denigrate

verb
den·​i·​grate | \ ˈde-ni-ˌgrāt How to pronounce denigrate (audio) \
denigrated; denigrating

Definition of denigrate

transitive verb

1 : to attack the reputation of : defame denigrate one's opponents
2 : to deny the importance or validity of : belittle denigrate their achievements

Keep scrolling for more

Other Words from denigrate

denigration \ ˌde-​ni-​ˈgrā-​shən How to pronounce denigration (audio) \ noun
denigrative \ ˈde-​ni-​ˌgrā-​tiv How to pronounce denigrative (audio) \ adjective
denigrator \ ˈde-​ni-​ˌgrā-​tər How to pronounce denigrator (audio) \ noun
denigratory \ ˈde-​ni-​grə-​ˌtȯr-​ē How to pronounce denigratory (audio) \ adjective

Did You Know?

If you "denigrate" someone, you attempt to blacken their reputation. It makes sense, therefore, that "denigrate" can be traced back to the Latin verb denigrare, meaning "to blacken." When "denigrate" was first used in English in the 16th century, it meant to cast aspersions on someone's character or reputation. Eventually, it developed a second sense of "to make black" ("factory smoke denigrated the sky"), but this sense is somewhat rare in modern usage. Nowadays, of course, "denigrate" can also refer to belittling the worth or importance of someone or something.

Examples of denigrate in a Sentence

Her story denigrates him as a person and as a teacher. No one is trying to denigrate the importance of a good education. We all know that it is crucial for success. denigrating the talents and achievements of women
See More

Recent Examples on the Web

The president has cast himself as a seasoned statesman capable of standing up to Russian pressure and sought to denigrate his rival as a rookie who would become easy prey for the Kremlin. Geir Moulson, The Seattle Times, "France’s Macron meets Ukraine’s 2 presidential contenders," 12 Apr. 2019 The book debuted with little fanfare and only became well-known once journalists and the public began denigrating Dunleavy, a former tabloid reporter, over his allegations about Elvis's drug use and carousing. Lauren Hubbard, Town & Country, "Inside the Enduring Mysteries of Elvis Presley's Death," 16 Mar. 2019 And one of the more common ways to denigrate an opponent in such an argument is to play the purity card. Jonathan M. Gitlin, Ars Technica, "This isn’t a game: We try out a professional driver-in-the-loop simulator," 9 Aug. 2018 Some New Testament passages in which Paul denigrates women were actually inserted later by male church leaders threatened by Paul's radically inclusive vision, Crossan says. John Blake, CNN, "How Easter became a #MeToo moment," 30 Mar. 2018 Many of them cited Trump’s statements denigrating minorities, Muslims, women and the LGBTQ population. Tom Foreman Jr., The Seattle Times, "Republican convention set for August 2020 in Charlotte," 1 Oct. 2018 President Trump is openly denigrating the Federal Reserve on Twitter. Gunjan Banerji, WSJ, "Behind the Market Swoon: The Herdlike Behavior of Computerized Trading," 25 Dec. 2018 Tennis superstar Serena Williams, for example, got denigrated after arguing with, and demanding an apology from, a U.S. Open umpire who issued her a series of violations. Celeste Katz, Glamour, "For Female Political Candidates, Sometimes the Biggest Threat Isn’t Losing an Election," 17 Sep. 2018 Female rage rises with every dismissed and denigrated allegation of abuse. Megan Feldman Bettencourt, Harper's BAZAAR, "How Forgiveness Has Been Weaponized Against Women," 25 Sep. 2018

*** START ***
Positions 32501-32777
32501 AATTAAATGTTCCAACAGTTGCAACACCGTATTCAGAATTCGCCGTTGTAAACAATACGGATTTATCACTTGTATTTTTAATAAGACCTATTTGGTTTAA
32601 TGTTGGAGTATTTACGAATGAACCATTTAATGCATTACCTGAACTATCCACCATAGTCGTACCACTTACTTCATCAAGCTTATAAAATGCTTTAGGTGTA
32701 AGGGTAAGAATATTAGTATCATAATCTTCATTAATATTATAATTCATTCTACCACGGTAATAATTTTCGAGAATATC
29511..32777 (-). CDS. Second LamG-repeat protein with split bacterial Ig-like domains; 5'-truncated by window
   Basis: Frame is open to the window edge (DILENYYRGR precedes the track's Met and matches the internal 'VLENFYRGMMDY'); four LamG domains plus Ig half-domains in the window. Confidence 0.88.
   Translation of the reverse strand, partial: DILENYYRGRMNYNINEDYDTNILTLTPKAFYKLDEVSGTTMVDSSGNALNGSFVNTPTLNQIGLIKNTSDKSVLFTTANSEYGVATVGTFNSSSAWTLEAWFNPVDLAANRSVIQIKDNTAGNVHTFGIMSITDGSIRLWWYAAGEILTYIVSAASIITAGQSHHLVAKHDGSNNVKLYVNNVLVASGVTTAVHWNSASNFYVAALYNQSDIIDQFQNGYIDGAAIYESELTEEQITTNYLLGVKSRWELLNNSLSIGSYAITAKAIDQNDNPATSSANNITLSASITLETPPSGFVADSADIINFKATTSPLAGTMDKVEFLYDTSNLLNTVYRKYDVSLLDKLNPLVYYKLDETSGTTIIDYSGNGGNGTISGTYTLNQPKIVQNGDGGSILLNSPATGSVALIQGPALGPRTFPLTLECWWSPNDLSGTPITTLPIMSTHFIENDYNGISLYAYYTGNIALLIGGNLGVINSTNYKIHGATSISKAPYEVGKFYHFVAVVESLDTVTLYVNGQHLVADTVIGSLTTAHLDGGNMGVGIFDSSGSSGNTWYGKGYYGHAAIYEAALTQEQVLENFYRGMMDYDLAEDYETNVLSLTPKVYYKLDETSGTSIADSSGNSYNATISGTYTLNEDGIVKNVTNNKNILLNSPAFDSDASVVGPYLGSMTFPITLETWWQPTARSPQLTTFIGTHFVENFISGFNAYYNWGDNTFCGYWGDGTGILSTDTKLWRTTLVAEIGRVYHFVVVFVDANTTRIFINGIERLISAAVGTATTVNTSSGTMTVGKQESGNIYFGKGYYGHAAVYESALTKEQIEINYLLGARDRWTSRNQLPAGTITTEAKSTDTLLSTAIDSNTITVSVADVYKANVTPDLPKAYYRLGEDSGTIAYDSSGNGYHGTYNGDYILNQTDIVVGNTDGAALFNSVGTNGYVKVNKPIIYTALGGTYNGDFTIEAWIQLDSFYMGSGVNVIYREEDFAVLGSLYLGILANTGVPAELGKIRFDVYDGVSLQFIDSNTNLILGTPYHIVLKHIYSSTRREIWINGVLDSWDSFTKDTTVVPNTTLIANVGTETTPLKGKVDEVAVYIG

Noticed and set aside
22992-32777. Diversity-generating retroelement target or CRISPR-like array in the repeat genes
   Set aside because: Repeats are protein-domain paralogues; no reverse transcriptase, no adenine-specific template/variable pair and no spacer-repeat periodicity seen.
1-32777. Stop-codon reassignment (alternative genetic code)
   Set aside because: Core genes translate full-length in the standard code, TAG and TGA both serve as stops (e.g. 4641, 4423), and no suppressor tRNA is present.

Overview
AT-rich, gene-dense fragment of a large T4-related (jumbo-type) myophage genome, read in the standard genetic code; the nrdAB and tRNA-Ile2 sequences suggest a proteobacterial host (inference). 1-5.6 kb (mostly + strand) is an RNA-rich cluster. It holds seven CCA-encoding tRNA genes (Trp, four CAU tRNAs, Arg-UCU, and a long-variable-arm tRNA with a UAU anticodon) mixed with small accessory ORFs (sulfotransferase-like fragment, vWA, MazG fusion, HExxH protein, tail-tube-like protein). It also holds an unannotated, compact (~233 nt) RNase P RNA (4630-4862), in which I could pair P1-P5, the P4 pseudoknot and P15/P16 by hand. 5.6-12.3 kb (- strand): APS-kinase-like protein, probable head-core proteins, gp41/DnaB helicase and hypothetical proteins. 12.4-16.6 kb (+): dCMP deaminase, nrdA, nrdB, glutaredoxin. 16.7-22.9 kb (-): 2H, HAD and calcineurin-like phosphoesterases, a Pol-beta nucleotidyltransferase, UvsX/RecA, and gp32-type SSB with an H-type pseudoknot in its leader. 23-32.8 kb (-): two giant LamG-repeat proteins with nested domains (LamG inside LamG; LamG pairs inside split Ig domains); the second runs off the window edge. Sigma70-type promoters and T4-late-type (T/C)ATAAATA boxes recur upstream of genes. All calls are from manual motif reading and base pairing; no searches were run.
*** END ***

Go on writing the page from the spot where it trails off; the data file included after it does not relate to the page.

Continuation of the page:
These example sentences are selected automatically from various online news sources to reflect current usage of the word 'denigrate.' Views expressed in the examples do not represent the opinion of Merriam-Webster or its editors. Send us feedback.

See More

First Known Use of denigrate

1526, in the meaning defined at sense 1

History and Etymology for denigrate

Latin denigratus, past participle of denigrare, from de- + nigrare to blacken, from nigr-, niger black

Keep scrolling for more

Learn More about denigrate

Listen to Our Podcast about denigrate

Statistics for denigrate

Last Updated

24 Apr 2019

Look-up Popularity

Time Traveler for denigrate

The first known use of denigrate was in 1526

See more words from the same year

Keep scrolling for more

More Definitions for denigrate

denigrate

verb

English Language Learners Definition of denigrate

formal
: to say very critical and often unfair things about (someone)
: to make (something) seem less important or valuable

Keep scrolling for more

Comments on denigrate

What made you want to look up denigrate? Please tell us where you read or heard it (including the quote, if possible).

WORD OF THE DAY

a tendency to relapse

Get Word of the Day daily email!

Test Your Vocabulary

Finance Words Quiz

  • a-piggy-bank
  • The etymology of mortgage is related most closely to which two words?
How Strong Is Your Vocabulary?

Test your vocabulary with our 10-question quiz!

TAKE THE QUIZ
Word Winder's CrossWinder

Test Your Knowledge - and learn some interesting things along the way.

TAKE THE QUIZ
Love words? Need even more definitions?

Subscribe to America's largest dictionary and get thousands more definitions and advanced search—ad free!